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The Info List - Digital Pet



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A DIGITAL PET (also known as a VIRTUAL PET, ARTIFICIAL PET, or PET-RAISING SIMULATION) is a type of artificial human companion . They are usually kept for companionship or enjoyment. People may keep a digital pet in lieu of a real pet .

Digital pets are distinct in that they have no concrete physical form other than the hardware they run on. Interaction with virtual pets may or may not be goal oriented. If it is, then the user must keep it alive as long as possible and often help it to grow into higher forms. Keeping the pet alive and growing often requires 'feeding', grooming and playing with the pet. If the interaction is not goal oriented, the user can explore the character of the pet and enjoy the feeling of building a relationship with it.

Digital pets can be "simulations of real animals, as in the Petz series" or "fantasy ones like the Tamagotchi ". Unlike biological simulations , the pet does not usually reproduce. They generally do not die, and they can regenerate.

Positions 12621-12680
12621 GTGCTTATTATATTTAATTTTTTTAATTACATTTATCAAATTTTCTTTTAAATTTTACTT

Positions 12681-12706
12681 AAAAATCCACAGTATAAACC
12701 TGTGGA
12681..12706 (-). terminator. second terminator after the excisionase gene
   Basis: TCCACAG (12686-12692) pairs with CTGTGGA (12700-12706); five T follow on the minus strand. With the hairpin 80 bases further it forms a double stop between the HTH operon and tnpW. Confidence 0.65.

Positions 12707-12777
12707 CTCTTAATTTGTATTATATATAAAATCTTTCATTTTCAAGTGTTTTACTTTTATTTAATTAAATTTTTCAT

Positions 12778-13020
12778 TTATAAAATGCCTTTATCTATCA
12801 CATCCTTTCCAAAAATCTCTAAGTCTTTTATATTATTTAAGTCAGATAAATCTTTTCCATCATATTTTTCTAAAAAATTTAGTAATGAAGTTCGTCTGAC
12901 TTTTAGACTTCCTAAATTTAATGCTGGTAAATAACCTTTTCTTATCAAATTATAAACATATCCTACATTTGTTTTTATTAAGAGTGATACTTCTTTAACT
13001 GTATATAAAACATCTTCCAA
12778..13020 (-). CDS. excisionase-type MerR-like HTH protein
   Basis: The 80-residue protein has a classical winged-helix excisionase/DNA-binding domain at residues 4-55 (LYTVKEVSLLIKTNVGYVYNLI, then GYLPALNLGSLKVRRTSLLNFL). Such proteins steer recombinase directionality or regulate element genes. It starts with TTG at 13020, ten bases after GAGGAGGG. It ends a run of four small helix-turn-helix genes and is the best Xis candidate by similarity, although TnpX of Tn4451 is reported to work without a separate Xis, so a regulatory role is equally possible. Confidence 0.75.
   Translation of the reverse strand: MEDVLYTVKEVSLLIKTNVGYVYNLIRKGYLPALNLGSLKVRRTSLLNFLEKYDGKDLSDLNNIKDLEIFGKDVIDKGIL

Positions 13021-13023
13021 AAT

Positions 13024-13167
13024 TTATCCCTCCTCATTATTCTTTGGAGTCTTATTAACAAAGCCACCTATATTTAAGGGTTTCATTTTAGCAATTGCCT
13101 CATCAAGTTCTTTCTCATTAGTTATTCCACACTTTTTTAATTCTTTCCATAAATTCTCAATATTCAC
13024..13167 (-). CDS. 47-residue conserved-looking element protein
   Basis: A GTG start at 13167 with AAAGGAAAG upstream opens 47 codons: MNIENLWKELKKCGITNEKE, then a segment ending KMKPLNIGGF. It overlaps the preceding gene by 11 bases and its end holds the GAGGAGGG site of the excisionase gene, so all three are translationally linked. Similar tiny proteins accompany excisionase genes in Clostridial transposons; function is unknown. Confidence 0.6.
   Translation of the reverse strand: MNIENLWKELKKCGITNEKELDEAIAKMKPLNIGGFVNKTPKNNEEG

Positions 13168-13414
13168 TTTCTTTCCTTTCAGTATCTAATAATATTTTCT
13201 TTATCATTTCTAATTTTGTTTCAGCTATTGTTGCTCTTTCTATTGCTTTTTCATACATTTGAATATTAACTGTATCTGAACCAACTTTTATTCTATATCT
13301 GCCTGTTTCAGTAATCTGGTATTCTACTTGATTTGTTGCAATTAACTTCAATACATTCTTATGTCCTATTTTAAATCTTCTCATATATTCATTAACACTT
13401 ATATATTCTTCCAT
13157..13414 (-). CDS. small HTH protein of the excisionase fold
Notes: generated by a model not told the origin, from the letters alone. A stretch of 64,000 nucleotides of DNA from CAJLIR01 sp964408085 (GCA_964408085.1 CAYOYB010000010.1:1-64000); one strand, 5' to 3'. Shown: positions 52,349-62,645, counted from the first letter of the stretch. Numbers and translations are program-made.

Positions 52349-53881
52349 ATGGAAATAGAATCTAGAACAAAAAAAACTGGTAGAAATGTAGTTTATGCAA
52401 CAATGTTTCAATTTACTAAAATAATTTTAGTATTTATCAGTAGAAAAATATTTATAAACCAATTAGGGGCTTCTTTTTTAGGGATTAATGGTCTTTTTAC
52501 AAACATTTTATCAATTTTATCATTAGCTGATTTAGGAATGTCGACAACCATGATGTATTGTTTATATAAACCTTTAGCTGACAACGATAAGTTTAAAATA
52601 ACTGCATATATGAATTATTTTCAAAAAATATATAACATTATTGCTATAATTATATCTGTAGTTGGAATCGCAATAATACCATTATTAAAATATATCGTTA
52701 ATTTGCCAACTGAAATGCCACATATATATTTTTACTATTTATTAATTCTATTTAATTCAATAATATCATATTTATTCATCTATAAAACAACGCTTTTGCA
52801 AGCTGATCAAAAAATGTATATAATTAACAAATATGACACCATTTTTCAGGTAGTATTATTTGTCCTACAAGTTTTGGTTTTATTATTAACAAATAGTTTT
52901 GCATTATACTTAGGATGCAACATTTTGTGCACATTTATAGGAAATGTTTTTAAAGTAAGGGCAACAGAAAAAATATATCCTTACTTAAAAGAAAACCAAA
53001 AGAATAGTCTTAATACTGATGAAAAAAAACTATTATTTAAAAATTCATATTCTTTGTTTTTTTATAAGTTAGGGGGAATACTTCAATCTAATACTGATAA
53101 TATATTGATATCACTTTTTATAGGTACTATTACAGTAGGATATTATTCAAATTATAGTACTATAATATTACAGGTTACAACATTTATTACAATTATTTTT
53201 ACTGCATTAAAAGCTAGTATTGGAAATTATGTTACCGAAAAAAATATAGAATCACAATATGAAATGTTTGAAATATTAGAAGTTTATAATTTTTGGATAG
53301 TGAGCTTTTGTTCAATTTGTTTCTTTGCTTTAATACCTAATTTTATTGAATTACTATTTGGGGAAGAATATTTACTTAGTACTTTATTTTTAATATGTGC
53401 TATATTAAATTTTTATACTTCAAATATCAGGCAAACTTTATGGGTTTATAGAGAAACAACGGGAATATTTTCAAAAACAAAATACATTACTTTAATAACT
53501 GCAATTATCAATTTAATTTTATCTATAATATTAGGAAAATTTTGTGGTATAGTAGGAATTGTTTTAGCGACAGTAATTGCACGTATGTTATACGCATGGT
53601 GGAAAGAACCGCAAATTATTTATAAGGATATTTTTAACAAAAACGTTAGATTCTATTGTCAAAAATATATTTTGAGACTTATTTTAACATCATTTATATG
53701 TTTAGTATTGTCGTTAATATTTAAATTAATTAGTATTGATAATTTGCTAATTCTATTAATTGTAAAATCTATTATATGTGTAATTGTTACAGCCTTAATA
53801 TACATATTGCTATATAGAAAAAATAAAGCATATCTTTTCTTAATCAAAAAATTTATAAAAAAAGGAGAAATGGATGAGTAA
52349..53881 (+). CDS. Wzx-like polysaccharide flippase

CONTENTS

* 1 Types

* 1.1 Web-based * 1.2 Software-based

* 2 History

* 3 Controversy

* 3.1 Digital pets over real pets

* 3.1.1 Relationship with digital pet

* 4 Common features

* 4.1 Communication * 4.2 Sense of reality * 4.3 Interactivity * 4.4 Example of common features

* 5 Generalization to non-pet situations * 6 See also * 7 References

TYPES

WEB-BASED

Virtual pet sites are usually free to play and accessible to all who sign up. They can be accessed through web browsers and often include a virtual community, such as Neopia in Neopets
Neopets
. In these worlds, a user can play games to earn virtual money which is usually spent on items and food for pets. One large branch of virtual pet games are sim horse games .

Some sites adopt out pets to put on a webpage and use for role-playing in chat rooms . They often require the adoptee to have a page ready for their pet. Sometimes they have a setup for breeding one's pets and then adopting them out.